During the whole Restoration Process of my data from the old computer to the new, I’ve had a good bit of fun discovering misplaced photos of past embroidery projects that, over time, have slipped my mind.
It’s not that I don’t remember the projects; it’s just that, when I come across the photos of them, there’s a kind of new delight in seeing them again, because I haven’t thought about them in so long. And in looking at them again, some valuable lessons come to mind.
This is one of the reasons that I normally encourage new stitchers to take photos of their embroidery projects, regardless of your age, your skill level, or the type of project it is. Whether you have a blog or not, even if you think you’ll never have any interest in seeing photos of the projects you’ve worked, you’d be surprised what they can teach you, or what new ideas they will generate, when you look back at them after some time has passed.
Here are some Pictures from the Past and a little chat about some of the lessons I’ve recalled, or ideas that have occurred to me, since coming across them.
This little embroidered grasshopper is perched on a cluster of flowers featured on the project titled Breath of Spring, from Inspirations Magazine issue 56.
This photo reminds me of how much fun I had working this particular project. What attracted me to it – besides all the critters crawling and fluttering hither and thither all over it – was the enormous amount of variety on the piece. So many different stitches! So many different elements to embroider! There was never a boring moment when working this project!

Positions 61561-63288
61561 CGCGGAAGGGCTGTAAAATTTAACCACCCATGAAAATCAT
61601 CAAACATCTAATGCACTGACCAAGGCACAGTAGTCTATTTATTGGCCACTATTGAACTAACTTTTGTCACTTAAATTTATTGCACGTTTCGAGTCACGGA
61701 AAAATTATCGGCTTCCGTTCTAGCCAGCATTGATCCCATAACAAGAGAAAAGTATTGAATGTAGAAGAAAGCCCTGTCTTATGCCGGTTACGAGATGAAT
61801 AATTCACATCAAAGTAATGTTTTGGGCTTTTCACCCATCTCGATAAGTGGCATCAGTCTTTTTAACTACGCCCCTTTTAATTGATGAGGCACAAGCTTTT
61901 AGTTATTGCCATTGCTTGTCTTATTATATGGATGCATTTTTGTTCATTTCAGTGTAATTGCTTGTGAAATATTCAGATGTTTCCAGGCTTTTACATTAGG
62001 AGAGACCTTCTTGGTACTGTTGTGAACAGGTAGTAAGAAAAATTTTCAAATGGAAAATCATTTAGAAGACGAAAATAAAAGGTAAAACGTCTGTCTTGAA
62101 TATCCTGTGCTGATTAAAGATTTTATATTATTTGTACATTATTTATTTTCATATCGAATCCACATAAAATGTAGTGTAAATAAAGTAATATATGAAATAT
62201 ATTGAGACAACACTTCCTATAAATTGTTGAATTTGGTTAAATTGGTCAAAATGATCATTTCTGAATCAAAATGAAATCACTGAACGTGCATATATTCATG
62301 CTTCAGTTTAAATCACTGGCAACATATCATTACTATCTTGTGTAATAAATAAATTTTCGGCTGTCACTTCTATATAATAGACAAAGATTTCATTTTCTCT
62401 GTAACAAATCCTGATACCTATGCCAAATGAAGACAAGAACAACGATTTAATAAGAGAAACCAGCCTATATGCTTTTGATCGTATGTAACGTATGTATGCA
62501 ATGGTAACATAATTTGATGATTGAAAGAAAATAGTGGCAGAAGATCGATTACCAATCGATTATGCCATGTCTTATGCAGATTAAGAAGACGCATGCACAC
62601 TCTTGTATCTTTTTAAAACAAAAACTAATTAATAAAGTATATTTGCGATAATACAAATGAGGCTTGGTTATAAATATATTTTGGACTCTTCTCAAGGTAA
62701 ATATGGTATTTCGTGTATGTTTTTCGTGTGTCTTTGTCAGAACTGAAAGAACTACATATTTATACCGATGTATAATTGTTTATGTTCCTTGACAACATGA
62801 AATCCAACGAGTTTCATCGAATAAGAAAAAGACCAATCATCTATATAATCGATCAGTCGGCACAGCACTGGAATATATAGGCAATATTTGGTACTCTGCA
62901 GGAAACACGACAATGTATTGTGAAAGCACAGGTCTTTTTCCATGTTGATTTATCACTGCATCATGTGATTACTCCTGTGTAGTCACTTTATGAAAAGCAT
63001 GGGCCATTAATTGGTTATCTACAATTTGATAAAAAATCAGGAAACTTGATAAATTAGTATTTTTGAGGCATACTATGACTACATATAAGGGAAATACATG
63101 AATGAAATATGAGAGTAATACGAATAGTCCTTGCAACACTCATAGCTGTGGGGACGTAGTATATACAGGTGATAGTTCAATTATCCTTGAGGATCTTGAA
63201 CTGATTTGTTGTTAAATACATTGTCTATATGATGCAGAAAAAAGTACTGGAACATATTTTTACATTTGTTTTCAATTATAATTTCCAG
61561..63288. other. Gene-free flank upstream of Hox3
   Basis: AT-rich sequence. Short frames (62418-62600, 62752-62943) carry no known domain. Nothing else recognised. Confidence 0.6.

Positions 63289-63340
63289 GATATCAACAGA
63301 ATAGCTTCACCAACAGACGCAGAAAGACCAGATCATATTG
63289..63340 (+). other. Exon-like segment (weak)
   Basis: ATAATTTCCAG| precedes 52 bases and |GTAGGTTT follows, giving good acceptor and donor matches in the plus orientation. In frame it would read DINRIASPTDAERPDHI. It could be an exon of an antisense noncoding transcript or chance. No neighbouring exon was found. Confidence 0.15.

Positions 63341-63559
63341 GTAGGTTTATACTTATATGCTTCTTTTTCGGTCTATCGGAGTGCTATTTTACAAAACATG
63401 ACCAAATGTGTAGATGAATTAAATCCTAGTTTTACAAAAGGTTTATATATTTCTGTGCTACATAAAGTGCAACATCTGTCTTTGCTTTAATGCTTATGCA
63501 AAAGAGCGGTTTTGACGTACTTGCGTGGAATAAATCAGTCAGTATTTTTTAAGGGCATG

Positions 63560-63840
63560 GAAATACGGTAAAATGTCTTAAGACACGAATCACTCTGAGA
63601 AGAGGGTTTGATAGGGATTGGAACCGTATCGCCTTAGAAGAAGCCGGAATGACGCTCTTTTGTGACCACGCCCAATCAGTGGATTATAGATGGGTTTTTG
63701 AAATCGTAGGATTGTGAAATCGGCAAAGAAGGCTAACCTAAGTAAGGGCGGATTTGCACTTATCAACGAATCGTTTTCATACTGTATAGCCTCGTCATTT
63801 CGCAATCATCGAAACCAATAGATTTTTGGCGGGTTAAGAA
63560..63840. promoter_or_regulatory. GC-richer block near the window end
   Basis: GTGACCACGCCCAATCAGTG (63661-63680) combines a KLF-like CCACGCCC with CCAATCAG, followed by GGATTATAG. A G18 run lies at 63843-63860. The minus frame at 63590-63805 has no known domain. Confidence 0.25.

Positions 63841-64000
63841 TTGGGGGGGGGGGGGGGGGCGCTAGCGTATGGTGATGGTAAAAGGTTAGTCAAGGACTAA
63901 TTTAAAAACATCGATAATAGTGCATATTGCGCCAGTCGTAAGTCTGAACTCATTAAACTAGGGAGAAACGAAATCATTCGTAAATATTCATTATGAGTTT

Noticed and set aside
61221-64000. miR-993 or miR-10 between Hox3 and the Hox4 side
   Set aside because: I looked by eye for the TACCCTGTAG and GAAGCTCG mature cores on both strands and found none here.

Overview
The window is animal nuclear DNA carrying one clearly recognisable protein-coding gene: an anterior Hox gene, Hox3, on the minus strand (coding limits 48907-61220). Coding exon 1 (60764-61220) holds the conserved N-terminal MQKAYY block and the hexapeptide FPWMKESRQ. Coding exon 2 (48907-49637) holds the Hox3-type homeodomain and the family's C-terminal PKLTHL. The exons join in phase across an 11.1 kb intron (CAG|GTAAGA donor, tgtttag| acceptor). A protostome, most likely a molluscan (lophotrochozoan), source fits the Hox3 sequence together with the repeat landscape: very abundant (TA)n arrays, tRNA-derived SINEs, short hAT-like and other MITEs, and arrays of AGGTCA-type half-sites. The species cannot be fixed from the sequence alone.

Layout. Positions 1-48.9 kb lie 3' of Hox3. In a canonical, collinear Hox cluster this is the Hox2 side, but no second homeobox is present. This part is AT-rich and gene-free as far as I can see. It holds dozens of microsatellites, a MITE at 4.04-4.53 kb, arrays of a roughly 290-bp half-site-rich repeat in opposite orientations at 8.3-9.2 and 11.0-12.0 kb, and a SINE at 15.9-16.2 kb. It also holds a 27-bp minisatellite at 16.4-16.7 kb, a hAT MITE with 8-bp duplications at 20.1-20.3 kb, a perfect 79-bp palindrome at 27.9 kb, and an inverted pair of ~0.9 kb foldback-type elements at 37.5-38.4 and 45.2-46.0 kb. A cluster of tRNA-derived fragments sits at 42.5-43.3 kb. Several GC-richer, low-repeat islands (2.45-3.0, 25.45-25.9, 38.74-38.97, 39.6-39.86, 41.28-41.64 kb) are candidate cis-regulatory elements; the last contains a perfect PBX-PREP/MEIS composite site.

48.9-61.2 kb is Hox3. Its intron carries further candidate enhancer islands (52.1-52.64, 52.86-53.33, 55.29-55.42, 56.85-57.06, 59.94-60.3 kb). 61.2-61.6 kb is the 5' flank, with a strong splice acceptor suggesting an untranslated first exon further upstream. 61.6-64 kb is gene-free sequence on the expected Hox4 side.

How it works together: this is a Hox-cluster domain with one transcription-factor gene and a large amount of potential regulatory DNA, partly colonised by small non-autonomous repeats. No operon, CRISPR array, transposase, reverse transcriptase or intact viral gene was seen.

This project – mixed a little with ideas generated while working this mini Cluny tapestry design – prompted the development of an embroidery project that’s been brewing for several years. And seeing the Breath of Spring project again has encouraged me to ferret out that previous idea and develop it further.
The Golden Pomegranate – designed by Margaret Cobleigh (also, incidentally, featured in an issue of Inspirations Magazine – #61 – though I stitched it before it was published there) – was an absolute favorite among any goldwork and silk projects I’d ever worked. It confirmed my love of goldwork.
Unlike advanced embroidery projects that can require super concentrated effort (and in that regard, somewhat diminish the pleasure of the stitching), working on this project was thoroughly enjoyable.
I remember thinking that all embroidery projects should be this satisfying. And when concocting my own projects since then, I always remind myself that there must be a sense of real enjoyment and satisfaction in each project, or it isn’t really worth doing.
Every time I see this Schwalm-like Chicken embroidered on paper, I chuckle!
It’s not meant to be a Work of Art. It was just something I did for fun, to see if I could actually do it and produce a passable result. Using chain stitch, a lattice filling, straight stitches, and backstitch, I worked this little chick on red card stock. The bird is a design from Christine Bishop’s book, Schwalm Embroidery.
You know what? It’s ok to do something unconventional with an embroidery design or idea. The chicken was meant to be Schwalm whitework – worked in white thread on white fabric, with stitches typical of Schwalm embroidery. But it’s ok that it ended up on red card stock.
This particular piece – just a simple flour sack towel embroidered with simple stitches – ended up being pretty special. It inspired some of the design elements that were used to create the look of my website. You can find hints of it in the header. So you never know where a seemingly-mundane embroidery project will lead!
So that was a little trip down Memory Lane.
This summer, Needle ‘n Thread celebrated its 7th birthday. Lots of things have changed on the site over the seven years… lots of projects developed and finished (and some not finished!).
I’ve learned heaps of stuff and I’ve enjoyed every minute of it, and most especially because of you! You are the ones who make Needle ‘n Thread worthwhile and make embroidery really fun!
It’s such a pleasure to be able to share this love of needlework with such a fine group of stitchy folks! So, thank you, thank you for all your interaction, support, encouragement, advice, questions, discussions, comments…. thank you for hanging out with me on Needle ‘n Thread!
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